May 5, 2012

Russian Monks Continue Lowell Bell Tradition At Harvard

Petey E. Menz
May 4, 2012

Mother Earth, the largest of the Russian bells that hangs in Lowell House’s belltower, weighs about 13 tons. But despite its weight, Father Roman Ogrzykov, the head bellringer at the Danilov Monastery in Moscow, manipulated the device with ease on Wednesday afternoon, quickly tolling the three quick strokes that ended that afternoon’s bellringing session.

Ogryzkov, a tall, bearded man dressed in traditional Russian Orthodox garments, was one of two Russian monks who visited Harvard this past week. Along with Father Pavel Radin, who was clad in a checkered vest, linen shirt, and paisley ascot, Ogryzkov taught a series of master classes for the Lowell House Society of Russian Bell Ringers, a small student group that rings the bells every Sunday.

“This is a time for us to hone our skills with the traditional peals,” co-president Ivan D. Bochkov ’12 said.

According to co-president Inna Ryzhik ’12, the two monks taught three different peals. In addition, Radin, a monk from St. Petersburg, gifted the group a book of notated peals that he had compiled.

Though this was Radin’s first visit to Harvard, Ogryzkov has maintained a relationship with the University since 2003, when a delegation of Russian governmental and Orthodox Church officials came to Harvard to discuss the return of the historic bells, which had rested in Lowell House since 1930. The set, one of the few that survived the atheist regime of Joseph Stalin, was played by Ogryzkov during that trip.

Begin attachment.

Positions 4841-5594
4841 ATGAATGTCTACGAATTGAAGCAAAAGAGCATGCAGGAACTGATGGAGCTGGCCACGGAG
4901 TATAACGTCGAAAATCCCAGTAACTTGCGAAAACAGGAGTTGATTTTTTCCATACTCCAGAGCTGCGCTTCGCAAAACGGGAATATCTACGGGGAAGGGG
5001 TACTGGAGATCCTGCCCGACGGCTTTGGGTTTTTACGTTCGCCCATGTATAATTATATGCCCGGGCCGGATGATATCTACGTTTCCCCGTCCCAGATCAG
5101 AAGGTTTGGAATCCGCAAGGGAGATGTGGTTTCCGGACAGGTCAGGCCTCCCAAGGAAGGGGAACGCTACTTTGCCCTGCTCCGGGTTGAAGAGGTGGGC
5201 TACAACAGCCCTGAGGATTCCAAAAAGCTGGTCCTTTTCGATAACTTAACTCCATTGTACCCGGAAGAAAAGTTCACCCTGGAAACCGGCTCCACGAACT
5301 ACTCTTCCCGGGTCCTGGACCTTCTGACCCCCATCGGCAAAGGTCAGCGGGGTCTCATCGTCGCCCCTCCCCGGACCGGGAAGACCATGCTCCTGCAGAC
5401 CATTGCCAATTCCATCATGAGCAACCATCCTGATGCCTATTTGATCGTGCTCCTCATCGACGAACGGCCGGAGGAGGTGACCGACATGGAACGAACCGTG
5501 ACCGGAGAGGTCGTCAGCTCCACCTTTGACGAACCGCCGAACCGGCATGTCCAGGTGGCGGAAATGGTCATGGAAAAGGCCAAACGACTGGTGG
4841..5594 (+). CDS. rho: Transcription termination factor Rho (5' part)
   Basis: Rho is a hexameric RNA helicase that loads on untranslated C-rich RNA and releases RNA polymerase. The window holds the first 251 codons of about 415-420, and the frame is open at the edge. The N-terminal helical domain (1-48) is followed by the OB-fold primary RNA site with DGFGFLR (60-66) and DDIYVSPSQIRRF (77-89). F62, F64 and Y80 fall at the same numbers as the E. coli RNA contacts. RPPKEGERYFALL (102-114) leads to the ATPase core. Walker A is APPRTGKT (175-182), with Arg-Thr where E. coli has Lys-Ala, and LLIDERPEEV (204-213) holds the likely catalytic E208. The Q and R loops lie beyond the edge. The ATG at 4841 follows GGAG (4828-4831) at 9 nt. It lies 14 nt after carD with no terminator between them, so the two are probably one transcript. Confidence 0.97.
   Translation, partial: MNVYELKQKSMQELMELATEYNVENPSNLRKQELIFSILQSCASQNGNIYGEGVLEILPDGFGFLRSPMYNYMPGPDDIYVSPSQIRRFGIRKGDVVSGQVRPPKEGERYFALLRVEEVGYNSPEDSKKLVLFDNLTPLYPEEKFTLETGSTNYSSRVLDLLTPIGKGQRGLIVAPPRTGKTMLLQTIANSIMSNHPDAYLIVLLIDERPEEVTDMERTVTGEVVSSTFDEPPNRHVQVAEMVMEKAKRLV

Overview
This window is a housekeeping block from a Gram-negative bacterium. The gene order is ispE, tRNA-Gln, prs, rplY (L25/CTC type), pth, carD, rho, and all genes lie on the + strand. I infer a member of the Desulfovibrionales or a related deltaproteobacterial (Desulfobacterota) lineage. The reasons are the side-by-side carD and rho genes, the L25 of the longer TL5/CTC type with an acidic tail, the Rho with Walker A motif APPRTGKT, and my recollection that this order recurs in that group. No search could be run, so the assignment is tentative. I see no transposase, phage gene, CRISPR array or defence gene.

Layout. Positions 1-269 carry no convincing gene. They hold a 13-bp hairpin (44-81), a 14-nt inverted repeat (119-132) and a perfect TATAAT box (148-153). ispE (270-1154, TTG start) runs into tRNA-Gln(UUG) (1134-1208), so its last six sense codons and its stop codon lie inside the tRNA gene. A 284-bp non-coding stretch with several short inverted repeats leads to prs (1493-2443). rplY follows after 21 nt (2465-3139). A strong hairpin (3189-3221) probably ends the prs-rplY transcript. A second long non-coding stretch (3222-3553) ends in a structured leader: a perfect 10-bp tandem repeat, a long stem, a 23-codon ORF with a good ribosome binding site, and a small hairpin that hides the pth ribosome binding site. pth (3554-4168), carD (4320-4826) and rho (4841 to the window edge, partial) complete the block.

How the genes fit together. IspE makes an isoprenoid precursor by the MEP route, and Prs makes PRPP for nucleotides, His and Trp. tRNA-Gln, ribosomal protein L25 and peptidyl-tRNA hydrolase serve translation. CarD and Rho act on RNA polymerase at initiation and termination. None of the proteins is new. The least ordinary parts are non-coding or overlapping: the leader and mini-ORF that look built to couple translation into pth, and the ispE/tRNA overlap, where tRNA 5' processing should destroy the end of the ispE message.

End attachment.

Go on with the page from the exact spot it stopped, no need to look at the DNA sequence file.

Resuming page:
“To a great extent, he enabled people to hear what those bells sound like when rung in the proper way,” Lowell House Co-Master Diana L. Eck said.

Though it was decided that the bells were to be returned and that Lowell House would receive a set of newly cast bells, Ogryzkov remained a friend of the University. According to Eck, when a delegation of Harvard officials went to Russia to find a bell foundry, Ogrzykov accompanied them. When the new bells were placed in Lowell in 2008, he taught a master class to several students and gave a bells concert.

“Since then, we’ve tried to maintain contact so we have some kind of program where our bellringers can travel to Russia every other year to learn more about the culture an practice of bellringing, and Father Roman comes here on the off years to teach master classes,” Eck said.

The monk has left a literal imprint on the Lowell Bells—during the Wednesday master class, he pointed out that his signature can be seen on the inside of Mother Earth.

“I participated in installing it,” he explained proudly. According to Ryzhik, the lessons, in conjunction with the trips, have also left a lasting impact.

“We improvised things, but we didn’t have a set canon of traditional peals,” she said.

Eck agreed that these elements have improved the sound of the bells. “Just in this week, the difference of hearing the complexity of the bells is really powerful,” she said.

Ryzhik encouraged all Harvard students to explore the bells, noting their uniqueness.

“Harvard is the only university with a set of Russian bells,” Ryzhik said. “We are trying to incorporate more traditional peals, but there’s always room for fun and improvisation.”